An ectopic pregnancy occurs when an embryo fails to implant in the womb. In this situation, implantation often occurs in the Fallopian tubes. As the embryo grows, the tube could rupture, resulting in the loss of the embryo and threatening the life of the pregnant woman. However, other than physically catching it on an ultrasound, there is currently no way to predict whether an ectopic pregnancy will occur. And that's where the search for biomarkers can potentially pay off. Scientists at The Wistar Institute and the University of Pennsylvania School of Medicine have found a protein--ADAM12--whose presence showed a nearly 97 percent correlation with ectopic pregnancy.
"Here we describe a group of proteins that, with further refinement, could make a simple blood test for ectopic pregnancy," Wistar researcher David Speicher said in a release. "This is also a proof-of-principle demonstration of a new method for the discovery of new blood-borne markers that may serve as diagnostic blood tests to detect or predict a variety of clinical conditions and diseases, from ectopic pregnancy to cancer."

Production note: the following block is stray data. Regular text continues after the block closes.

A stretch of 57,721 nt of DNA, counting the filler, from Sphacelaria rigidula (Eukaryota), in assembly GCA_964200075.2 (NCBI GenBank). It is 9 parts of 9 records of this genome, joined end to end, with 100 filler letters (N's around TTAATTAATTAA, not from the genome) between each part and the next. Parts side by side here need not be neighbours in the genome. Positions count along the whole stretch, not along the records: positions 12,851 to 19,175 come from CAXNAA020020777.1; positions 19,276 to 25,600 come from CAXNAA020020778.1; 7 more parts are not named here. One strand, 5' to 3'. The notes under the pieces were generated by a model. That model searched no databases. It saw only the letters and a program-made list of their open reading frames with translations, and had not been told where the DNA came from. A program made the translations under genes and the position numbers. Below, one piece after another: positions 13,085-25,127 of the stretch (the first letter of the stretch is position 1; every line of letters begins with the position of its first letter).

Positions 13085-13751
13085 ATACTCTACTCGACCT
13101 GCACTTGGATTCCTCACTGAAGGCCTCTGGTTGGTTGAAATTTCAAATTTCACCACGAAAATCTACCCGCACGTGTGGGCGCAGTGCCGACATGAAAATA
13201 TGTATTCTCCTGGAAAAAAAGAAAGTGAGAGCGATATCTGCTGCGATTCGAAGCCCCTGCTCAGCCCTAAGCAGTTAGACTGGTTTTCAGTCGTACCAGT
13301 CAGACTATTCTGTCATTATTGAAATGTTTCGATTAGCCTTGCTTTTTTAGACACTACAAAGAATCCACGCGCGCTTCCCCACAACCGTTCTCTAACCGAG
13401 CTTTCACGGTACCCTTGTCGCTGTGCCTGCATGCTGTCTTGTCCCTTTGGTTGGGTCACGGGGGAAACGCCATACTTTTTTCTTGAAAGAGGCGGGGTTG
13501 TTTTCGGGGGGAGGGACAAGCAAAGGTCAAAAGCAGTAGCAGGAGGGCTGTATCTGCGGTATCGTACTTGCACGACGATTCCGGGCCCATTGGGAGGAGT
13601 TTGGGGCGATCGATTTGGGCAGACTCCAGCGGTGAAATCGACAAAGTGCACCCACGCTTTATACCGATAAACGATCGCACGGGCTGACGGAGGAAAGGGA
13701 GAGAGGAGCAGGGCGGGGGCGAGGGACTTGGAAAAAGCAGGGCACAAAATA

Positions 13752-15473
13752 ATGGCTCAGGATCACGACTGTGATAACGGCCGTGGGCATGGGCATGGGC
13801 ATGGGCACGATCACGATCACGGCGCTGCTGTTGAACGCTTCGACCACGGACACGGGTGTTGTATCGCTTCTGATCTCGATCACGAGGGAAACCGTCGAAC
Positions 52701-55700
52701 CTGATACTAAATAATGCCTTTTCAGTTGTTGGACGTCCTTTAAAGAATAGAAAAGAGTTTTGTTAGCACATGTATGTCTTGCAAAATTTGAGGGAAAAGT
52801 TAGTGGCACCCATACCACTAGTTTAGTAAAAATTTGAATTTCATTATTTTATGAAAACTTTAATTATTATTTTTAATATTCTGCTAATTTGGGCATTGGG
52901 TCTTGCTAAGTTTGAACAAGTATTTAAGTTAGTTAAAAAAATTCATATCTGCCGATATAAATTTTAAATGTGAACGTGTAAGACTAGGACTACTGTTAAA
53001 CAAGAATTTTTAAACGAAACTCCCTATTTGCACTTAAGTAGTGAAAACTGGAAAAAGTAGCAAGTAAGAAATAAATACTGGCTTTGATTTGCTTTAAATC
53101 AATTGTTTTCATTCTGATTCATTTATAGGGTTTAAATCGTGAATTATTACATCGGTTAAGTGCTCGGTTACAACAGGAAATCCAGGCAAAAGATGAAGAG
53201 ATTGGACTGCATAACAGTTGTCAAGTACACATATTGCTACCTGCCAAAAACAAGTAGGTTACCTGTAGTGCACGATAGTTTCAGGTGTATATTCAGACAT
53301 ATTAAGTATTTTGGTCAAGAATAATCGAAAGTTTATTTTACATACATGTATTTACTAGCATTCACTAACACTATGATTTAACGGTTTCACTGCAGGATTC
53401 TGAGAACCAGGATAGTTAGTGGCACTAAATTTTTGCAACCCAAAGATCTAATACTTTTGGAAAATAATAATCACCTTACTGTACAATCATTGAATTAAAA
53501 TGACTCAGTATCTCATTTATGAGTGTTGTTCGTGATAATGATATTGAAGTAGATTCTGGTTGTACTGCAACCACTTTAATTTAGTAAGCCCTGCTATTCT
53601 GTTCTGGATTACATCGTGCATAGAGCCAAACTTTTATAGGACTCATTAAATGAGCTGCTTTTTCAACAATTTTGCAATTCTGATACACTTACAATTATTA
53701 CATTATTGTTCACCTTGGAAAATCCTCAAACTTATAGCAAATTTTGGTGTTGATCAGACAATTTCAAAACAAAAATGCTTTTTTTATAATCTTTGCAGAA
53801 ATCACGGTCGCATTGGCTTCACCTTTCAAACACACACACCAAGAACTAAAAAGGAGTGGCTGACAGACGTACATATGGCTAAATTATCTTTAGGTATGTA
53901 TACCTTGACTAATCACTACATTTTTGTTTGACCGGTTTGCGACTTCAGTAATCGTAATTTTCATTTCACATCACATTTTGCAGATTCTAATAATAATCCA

Speicher compared the proteomic signature of blood samples taken from known cases of ectopic pregnancy with blood samples taken from women who experienced a normal pregnancy. They discovered about 70 candidate biomarkers that could signal ectopic pregnancy. Then, through some stringent statistical analysis, he whittled it down to the 12 most promising biomarkers. While some of the proteins had previously known associations with ectopic pregnancies, the researchers found at least two, including ADAM12, that had never been previously associated with ectopic pregnancy.
Speicher sees this research as not only useful for ectopic pregnancies, but also as a validation of biomarker research, in general. "The great power of biomarkers is to detect clinical disorders such as ecotopic pregnancy or diseases, such as cancer, early when it is often easiest to treat the patient," Speicher said in a prepared statement. "Here we can envision a useful blood test that could, as part of routine early prenatal care, save the lives of many women."
- take a look at the release
- and the abstract in the Journal of Proteome Research